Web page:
Students from music department organize wildfire relief concert

October 31, 2020 — by Serena Li and Carolyn Wang

The Wildfire Relief Concert, which took place on Sept. 26 on the Toga Strings YouTube Channel, was hosted and organized by junior Nikhil Kapasi and senior Riya Jain. The concert accumulated almost 300 views as of Oct 20 and raised more than $250.

The idea originally came up in a leadership meeting with a group of students in the music department in an effort to support the teachers who were affected by the fires in late September. The concert was supervised by the music teachers Jason Shiuan and Sean Clark but was largely student-run. 

The 50-minute long concert featured 12 performances, including pieces of classical music, musical theater, jazz and pop. Because there was no way to donate directly to the teachers, all proceeds from the concert were donated to the Community Foundation of Santa Cruz, which is an organization near the residence of most teachers. 

To plan for the event, the organizing team sent out an email to all the students in the music department to scout for performers. The planning stages of the concert took longer than expected because the team had trouble finding performers and had to accommodate those who needed more time to finish recording. 

 Another challenge was to find a platform to process donations. 

“All the platforms we looked at took a percentage of the donations or took a lot of time to release the funds, so we had to give up tracking how much was donated precisely,” said Kapasi.

Instead, the team decided to ask donors to donate directly to the Community Foundation of Santa Cruz and notify them of their donations through email.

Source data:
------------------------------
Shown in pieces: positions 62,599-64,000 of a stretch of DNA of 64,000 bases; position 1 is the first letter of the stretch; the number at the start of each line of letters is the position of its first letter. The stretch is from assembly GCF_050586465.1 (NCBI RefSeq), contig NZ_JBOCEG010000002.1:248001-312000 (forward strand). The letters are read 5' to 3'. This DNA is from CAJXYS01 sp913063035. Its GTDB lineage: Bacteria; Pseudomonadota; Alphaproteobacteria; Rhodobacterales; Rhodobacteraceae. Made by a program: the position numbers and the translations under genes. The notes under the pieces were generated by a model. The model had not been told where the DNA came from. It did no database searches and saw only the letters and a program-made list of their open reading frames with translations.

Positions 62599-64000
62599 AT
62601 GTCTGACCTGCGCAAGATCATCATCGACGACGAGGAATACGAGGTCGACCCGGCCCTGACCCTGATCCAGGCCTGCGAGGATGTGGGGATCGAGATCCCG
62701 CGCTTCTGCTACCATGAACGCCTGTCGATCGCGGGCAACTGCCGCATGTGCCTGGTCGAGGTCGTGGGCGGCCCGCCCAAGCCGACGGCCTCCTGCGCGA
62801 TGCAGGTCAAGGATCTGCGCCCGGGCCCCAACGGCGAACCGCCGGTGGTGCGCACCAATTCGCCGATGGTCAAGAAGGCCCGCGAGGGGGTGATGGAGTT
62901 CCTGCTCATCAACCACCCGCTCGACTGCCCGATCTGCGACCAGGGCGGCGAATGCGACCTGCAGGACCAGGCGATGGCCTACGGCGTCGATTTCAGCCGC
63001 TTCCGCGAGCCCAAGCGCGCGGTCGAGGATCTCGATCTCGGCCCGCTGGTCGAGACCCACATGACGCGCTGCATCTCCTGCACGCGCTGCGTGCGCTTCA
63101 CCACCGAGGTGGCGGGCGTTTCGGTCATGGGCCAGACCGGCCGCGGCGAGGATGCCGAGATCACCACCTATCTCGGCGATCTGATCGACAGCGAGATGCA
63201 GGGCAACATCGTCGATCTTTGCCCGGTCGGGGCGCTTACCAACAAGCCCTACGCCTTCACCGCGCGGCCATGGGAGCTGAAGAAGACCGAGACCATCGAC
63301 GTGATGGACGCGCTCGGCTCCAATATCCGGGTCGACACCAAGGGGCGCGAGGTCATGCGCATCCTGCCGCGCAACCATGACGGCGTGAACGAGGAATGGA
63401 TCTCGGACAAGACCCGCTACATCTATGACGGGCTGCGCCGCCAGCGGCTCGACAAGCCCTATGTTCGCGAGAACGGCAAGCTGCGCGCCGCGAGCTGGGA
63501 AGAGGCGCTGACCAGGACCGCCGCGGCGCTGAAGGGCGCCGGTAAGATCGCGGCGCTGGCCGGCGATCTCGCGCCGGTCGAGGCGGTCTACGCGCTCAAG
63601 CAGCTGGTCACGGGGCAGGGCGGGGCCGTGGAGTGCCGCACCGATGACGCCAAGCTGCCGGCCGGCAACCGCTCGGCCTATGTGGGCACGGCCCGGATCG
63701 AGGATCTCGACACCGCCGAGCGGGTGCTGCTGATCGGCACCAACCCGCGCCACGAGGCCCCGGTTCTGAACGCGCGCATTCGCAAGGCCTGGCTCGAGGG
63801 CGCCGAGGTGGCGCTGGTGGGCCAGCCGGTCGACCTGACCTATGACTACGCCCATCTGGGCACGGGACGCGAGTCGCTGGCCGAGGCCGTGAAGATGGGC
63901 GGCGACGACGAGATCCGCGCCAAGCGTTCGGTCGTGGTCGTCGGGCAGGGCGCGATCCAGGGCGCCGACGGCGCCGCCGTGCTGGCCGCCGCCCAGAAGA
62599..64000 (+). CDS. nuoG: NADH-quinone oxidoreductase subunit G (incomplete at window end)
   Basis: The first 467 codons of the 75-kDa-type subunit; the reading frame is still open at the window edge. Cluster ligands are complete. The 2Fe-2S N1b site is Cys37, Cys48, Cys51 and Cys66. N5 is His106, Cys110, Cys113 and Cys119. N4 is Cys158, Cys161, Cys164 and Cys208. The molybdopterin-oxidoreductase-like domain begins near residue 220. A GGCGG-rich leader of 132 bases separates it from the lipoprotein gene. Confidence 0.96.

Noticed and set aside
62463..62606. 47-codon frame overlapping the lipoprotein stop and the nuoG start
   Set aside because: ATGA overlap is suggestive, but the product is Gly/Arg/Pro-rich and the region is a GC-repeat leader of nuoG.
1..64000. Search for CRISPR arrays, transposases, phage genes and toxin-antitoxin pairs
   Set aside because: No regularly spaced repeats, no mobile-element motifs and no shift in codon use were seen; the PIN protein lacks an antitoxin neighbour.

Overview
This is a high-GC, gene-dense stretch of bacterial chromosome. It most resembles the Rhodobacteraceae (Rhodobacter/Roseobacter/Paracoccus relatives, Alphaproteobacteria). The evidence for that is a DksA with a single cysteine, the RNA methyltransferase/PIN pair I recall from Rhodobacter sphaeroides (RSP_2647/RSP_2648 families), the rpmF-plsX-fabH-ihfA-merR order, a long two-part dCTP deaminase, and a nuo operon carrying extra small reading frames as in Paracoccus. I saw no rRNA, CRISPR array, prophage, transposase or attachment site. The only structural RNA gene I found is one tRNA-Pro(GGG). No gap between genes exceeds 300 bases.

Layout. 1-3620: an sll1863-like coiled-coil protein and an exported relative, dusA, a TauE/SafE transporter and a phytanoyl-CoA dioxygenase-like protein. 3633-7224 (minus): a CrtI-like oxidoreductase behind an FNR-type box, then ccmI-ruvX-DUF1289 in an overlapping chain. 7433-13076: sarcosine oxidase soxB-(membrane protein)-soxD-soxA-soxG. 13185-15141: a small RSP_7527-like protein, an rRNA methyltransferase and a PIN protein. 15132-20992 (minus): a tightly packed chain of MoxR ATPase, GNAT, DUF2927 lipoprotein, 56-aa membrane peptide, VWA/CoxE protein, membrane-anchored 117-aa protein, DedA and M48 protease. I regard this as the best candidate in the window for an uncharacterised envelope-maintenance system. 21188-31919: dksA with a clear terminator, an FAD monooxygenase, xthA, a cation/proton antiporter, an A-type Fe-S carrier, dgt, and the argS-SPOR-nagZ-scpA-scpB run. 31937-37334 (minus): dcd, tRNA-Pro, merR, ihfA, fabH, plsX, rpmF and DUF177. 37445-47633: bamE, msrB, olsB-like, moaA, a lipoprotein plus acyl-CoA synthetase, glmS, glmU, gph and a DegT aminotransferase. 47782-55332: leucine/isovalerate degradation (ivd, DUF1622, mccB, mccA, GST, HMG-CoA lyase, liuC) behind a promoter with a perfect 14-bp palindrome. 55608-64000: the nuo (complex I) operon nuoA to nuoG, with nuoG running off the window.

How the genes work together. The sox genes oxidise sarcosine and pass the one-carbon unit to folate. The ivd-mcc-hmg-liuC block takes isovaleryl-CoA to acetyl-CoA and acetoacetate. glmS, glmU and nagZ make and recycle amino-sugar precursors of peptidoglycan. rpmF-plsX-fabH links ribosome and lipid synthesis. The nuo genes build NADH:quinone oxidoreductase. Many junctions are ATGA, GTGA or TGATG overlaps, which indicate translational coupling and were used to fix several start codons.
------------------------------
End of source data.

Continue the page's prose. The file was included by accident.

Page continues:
In addition, the event required the combined groups of the choir, band and orchestra teams to work together on a very short timeline, collecting submissions, editing and advertising within a couple of weeks. These tasks were distributed among band, orchestra and choir leadership, but a  lot of the work was done by the participants themselves, who edited their own performances before submitting. The leadership teams then combined the recordings together into one final video.

To keep the audience engaged, the video had to be timed perfectly because it had to be short enough to keep people interested. The organizers aimed at having the concert shorter than the 3-hour concert Tri-M club did for Campaign Zero in June, and eventually ended up with a 50-minute video — only 10 minutes short of their one-hour goal, Jain said.

Despite the work required, the organizers were happy they did it.

“We wanted to make sure we held this concert while the wildfire relief efforts were still going strong so that our contribution could be directly used,” said Jain.

A total of around 100 people attended the livestream. According to Jain, the concert also received positive feedback from teachers, students, administrators and alumni.

“The best thing I took away from this concert was really how incredible the members of the music department are,” Jain said. “It is really humbling to see how incredibly supportive and united this whole department is.”